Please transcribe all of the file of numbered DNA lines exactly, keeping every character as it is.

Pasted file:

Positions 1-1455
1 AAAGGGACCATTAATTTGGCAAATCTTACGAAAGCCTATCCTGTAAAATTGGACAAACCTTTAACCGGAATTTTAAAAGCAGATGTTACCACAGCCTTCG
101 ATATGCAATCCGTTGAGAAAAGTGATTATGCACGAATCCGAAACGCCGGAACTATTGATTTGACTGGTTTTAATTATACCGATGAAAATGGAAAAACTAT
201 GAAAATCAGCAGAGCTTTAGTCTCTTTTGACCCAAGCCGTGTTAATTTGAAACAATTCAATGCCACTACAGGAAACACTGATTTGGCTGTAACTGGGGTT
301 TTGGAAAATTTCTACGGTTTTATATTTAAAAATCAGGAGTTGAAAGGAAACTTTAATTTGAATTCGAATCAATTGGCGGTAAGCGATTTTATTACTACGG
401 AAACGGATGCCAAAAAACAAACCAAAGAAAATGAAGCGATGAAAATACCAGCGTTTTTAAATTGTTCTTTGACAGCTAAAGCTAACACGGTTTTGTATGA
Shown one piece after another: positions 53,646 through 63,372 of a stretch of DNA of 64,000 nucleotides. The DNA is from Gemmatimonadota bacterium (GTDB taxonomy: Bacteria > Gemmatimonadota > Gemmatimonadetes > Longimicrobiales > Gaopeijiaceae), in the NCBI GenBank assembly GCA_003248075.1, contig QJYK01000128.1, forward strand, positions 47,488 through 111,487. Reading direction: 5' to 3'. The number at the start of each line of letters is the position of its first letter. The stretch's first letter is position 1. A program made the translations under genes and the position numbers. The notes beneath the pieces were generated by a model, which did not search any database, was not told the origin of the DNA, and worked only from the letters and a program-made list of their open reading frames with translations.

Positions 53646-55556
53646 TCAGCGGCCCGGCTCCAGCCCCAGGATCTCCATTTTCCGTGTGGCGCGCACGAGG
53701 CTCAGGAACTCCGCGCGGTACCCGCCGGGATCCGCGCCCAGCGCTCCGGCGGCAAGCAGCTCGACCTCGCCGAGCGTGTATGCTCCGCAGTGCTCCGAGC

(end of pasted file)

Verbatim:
Positions 1-1455
1 AAAGGGACCATTAATTTGGCAAATCTTACGAAAGCCTATCCTGTAAAATTGGACAAACCTTTAACCGGAATTTTAAAAGCAGATGTTACCACAGCCTTCG
101 ATATGCAATCCGTTGAGAAAAGTGATTATGCACGAATCCGAAACGCCGGAACTATTGATTTGACTGGTTTTAATTATACCGATGAAAATGGAAAAACTAT
201 GAAAATCAGCAGAGCTTTAGTCTCTTTTGACCCAAGCCGTGTTAATTTGAAACAATTCAATGCCACTACAGGAAACACTGATTTGGCTGTAACTGGGGTT
301 TTGGAAAATTTCTACGGTTTTATATTTAAAAATCAGGAGTTGAAAGGAAACTTTAATTTGAATTCGAATCAATTGGCGGTAAGCGATTTTATTACTACGG
401 AAACGGATGCCAAAAAACAAACCAAAGAAAATGAAGCGATGAAAATACCAGCGTTTTTAAATTGTTCTTTGACAGCTAAAGCTAACACGGTTTTGTATGA
Shown one piece after another: positions 53,646 through 63,372 of a stretch of DNA of 64,000 nucleotides. The DNA is from Gemmatimonadota bacterium (GTDB taxonomy: Bacteria > Gemmatimonadota > Gemmatimonadetes > Longimicrobiales > Gaopeijiaceae), in the NCBI GenBank assembly GCA_003248075.1, contig QJYK01000128.1, forward strand, positions 47,488 through 111,487. Reading direction: 5' to 3'. The number at the start of each line of letters is the position of its first letter. The stretch's first letter is position 1. A program made the translations under genes and the position numbers. The notes beneath the pieces were generated by a model, which did not search any database, was not told the origin of the DNA, and worked only from the letters and a program-made list of their open reading frames with translations.

Positions 53646-55556
53646 TCAGCGGCCCGGCTCCAGCCCCAGGATCTCCATTTTCCGTGTGGCGCGCACGAGG
53701 CTCAGGAACTCCGCGCGGTACCCGCCGGGATCCGCGCCCAGCGCTCCGGCGGCAAGCAGCTCGACCTCGCCGAGCGTGTATGCTCCGCAGTGCTCCGAGC